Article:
It happened this week

This is the week that was in matters musical…

1958, Billie Holiday is sentenced to a year’s probation after pleading guilty to narcotics possession … Perry Como’s “Catch a Falling Star” becomes the first certified gold record …

1963, Gerry Marsden of the Merseybeat group Gerry & The Pacemakers is fined £50 for trying to slip a German guitar past British customs … imported instruments are subject to high duties …

1965, The Beatles have a lock on the Top Ten with their ownership of the top four positions on the chart … in order they are, “She Loves You,” “I Want to Hold Your Hand,” “Please Please Me,” and “Twist and Shout” … meanwhile, their LP Meet The Beatles has moved over three-and-a-half million platters making it at the time the biggest-selling album ever … Billboard reports that the lads from Liverpool account for 60 percent of the singles market in the U.S. … Eric Clapton splits from The Yardbirds to join John Mayall’s Bluesbreakers …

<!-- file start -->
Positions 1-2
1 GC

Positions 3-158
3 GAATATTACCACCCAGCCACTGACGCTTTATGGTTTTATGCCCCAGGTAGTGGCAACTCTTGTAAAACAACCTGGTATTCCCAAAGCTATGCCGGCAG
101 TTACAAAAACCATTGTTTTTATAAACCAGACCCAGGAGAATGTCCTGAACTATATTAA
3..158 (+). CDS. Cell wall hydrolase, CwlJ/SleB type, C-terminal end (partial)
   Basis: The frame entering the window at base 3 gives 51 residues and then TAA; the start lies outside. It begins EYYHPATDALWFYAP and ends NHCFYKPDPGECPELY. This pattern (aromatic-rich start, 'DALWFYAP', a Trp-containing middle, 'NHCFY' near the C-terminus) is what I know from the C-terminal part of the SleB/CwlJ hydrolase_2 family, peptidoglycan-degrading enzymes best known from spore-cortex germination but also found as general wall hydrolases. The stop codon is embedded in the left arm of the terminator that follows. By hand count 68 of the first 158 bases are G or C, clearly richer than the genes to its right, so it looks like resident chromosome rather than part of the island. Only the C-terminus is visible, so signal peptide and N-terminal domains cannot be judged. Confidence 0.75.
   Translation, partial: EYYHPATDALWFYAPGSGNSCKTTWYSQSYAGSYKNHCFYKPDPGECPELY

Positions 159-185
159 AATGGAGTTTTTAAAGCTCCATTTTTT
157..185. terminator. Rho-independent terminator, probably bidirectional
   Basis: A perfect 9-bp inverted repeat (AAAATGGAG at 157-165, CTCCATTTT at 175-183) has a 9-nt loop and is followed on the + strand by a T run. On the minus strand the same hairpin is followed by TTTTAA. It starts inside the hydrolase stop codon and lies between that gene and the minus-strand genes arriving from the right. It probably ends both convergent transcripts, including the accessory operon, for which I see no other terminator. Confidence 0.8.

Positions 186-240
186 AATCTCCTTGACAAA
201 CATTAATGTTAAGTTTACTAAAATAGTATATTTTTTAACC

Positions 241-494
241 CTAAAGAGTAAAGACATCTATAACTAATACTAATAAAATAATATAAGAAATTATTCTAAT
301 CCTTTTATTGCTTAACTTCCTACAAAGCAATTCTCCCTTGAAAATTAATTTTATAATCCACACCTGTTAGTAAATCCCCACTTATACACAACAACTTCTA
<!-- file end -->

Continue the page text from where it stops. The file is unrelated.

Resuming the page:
1967, The Velvet Underground’s debut album is released sporting Andy Warhol’s banana-peel cover … Dick James, the Beatles’ music publisher, announces that 446 versions of “Yesterday” have been waxed to date making it the all-time champ among covered songs …

1972, country music star and reformed burglar Merle Haggard is given a pardon by California governor Ronald Reagan … it’s been 12 years since Merle did his singing behind bars at San Quentin …